You think the shortstop carousel we’ve had since 2004 is frustrating? What about second base? Since 1992, only Scott Fletcher (2) and Jose Offerman (3) have been considered full-time Red Sox second basemen that served more than one year in said capacity.

To suddenly end the decade with Dustin Pedroia manning the position for three years and having already captured a Rookie of the Year award, Silver Slugger, Gold Glove, MVP and World Series ring, then… well, it kind of makes it a no-brainer that Dustin Pedroia is our All Aughts Team of the Decade second baseman.

Pedroia was selected in the second round with Boston’s first pick of the 2004 draft out of Arizona State University, having won the Golden Spikes award. The MLB scouting report at the time said he “plays well above tools,” and is an “headsy baseball rat with plus instincts.” Sounds like Pedroia to me.

Royals vs. Red Sox

The reason Pedroia dropped in draft charts and no one projected him to contribute at the big league level is because of his height and his lack of projectability — or upside. While Boston was high on Pedroia from the start and thought he could contribute at the major league level, I’m doubtful they saw the heights Pedroia would ascend, and quickly.

After an apprenticeship in the minors, Pedroia arrived as a doughy-faced green ballplayer in 2006, hitting for a .561 OPS in 89 at-bats. There were reports that many around the game felt vindicated with this poor start. As if one month of a rookie should be indicative of anything.

Those fears seemed to be doubly justified on the day of May 3, 2007 as Pedroia struggled to a .172/.294/.224 line in full-time duty, raising thoughts that Alex Cora should take over at second base. Nope, Terry Francona stuck with him. A .336/.391/.471 remainder of the year netted him Rookie of the Year honors as the BoSox went on to win the World Series. People were singing his praises left and right.

2008 was even better. Pedroia cranked 213 hits and 54 doubles en route to winning the MVP. He then signed a six year, $40.5 million contract that will keep him with Boston through 2014.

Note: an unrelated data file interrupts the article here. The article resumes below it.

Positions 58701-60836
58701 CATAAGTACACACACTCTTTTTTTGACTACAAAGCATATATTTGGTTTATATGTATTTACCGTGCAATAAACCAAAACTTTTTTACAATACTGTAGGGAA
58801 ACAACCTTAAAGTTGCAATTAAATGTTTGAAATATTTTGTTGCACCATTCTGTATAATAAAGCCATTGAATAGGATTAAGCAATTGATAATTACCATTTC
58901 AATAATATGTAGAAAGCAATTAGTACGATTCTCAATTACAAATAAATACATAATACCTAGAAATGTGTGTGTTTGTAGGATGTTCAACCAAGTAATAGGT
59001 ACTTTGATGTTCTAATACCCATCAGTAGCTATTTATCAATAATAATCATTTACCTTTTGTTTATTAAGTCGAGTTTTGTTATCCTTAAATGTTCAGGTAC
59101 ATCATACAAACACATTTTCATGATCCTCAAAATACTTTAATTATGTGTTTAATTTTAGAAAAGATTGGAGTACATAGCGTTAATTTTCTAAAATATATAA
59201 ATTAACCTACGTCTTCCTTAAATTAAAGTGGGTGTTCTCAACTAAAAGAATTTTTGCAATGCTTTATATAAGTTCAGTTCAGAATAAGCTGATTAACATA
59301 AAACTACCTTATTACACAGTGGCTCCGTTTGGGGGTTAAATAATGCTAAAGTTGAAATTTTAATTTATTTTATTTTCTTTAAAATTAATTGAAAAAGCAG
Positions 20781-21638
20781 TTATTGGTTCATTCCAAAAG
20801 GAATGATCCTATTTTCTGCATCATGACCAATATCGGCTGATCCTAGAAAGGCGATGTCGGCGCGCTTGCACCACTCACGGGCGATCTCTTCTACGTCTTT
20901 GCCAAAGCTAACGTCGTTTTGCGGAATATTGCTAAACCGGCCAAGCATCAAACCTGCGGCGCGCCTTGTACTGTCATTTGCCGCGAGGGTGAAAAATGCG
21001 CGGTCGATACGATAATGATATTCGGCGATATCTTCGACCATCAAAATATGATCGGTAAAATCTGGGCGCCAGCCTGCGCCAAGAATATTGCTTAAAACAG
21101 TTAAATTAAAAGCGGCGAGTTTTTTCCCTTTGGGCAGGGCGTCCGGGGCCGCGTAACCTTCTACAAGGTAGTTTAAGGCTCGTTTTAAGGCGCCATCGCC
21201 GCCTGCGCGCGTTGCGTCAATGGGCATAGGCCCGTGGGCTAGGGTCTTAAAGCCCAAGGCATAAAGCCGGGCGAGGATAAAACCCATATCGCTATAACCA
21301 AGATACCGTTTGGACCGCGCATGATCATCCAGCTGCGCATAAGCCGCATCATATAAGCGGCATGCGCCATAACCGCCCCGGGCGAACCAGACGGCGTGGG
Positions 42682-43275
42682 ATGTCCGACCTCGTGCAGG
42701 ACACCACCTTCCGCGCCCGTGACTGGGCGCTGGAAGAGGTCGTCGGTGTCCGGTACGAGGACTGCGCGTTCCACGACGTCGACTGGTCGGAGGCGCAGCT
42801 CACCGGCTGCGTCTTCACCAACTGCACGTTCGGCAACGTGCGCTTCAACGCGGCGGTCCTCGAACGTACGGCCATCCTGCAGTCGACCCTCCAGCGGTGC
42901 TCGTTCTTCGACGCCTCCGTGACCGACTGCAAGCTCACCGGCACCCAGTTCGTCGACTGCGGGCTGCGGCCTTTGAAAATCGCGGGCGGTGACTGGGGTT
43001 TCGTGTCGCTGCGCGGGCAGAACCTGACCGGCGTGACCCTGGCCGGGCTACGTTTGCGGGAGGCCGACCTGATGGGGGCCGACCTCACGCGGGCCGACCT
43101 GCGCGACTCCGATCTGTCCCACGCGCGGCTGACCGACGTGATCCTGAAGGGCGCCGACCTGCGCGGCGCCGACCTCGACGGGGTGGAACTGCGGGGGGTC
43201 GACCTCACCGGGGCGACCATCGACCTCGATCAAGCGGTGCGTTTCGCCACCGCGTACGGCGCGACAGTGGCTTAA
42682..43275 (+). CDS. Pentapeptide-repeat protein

This is where “lack of upside” factors in, I think: Pedroia is Pedroia. He has had similar skills since day one, so while his MVP season is likely his high-water mark, he should end up a remarkably consistent ballplayer over the next several years without fear of drop-off. I also think he won’t drop off as severely as players tend to do — he’ll age well. I say this because of his advanced plate discipline and not having to rely on power to bolster his game.

With his tremendous hand/eye coordination and peripheral vision, he has the talent to stay in the game a long time. He’ll probably dip to fringe All-Star status as he advances into his 30s (.750 OPS-ish) but I see him as a starter deep into his career, although likely with a David Eckstein-ish ending.

But this is a look back, not a look forward.

2009 was a bit of an off-year for him as he sank to a .296 batting average. On the plus side, he really advanced his plate discipline to a rate stat 10.6 percent, a fantastic jump. For a comparison, here are his percents for 2006, 7 and 8: 7.3, 8.3, 7.1.

As you can see, his patience actually dropped during his MVP year, and it was a concern of mine. He’s erased that concern and posted a fantastic K/BB ratio of 74/45. Pedroia is likely more of a .300 hitter than the .320s he was over the last two years, but couple that with 15 home runs, 20 stolen bases, well over 100 runs scored and gap power and you have a human dynamo that should be a centerpiece for Boston for years to come.

Much like we will start the new decade with no consistent answer at shortstop, we started the millennium with a rotating cast of castoffs and miscast starters. Jose Offerman was supposed to lead us to the promised land. Instead, he became Jose Awfulman who later incited a brawl with bat in hand.

Now, what Boston has is it’s own Derek Jeter, for all intents and purposes. Immediate success, similar game… the only difference is Jeter being paid out the nose and overrated defensively for his prime years. (Funnily enough, Jeter is actually a solid defender at short now.)

I gotta tell you, it feels good to have scrappy Dustin Pedroia manning second for years to come. In fact, don’t be surprised if he makes the Teens Team of the Decade either.

Players who played second base for the Red Sox from 2000-9, sorted by last name: Manny Alexander, Carlos Baerga, Mark Bellhorn, Alex Cora, Cesar Crespo, Jeff Frye, Tony Graffanino, Nick Green, Ricky Gutierrez, Willie Harris, Damian Jackson, Mike Lansing, Jed Lowrie, Alejandro Machado, Lou Merloni, Doug Mientkiewicz, Bill Mueller, Bry Nelson, Jose Offerman, Pokey Reese, Donnie Sadler, Freddy Sanchez, Rey Sanchez, Angel Santos, Chris Stynes, Ramon Vazquels, Gil Velazquez, Todd Walker, Chris Woodward, Kevin Youkilis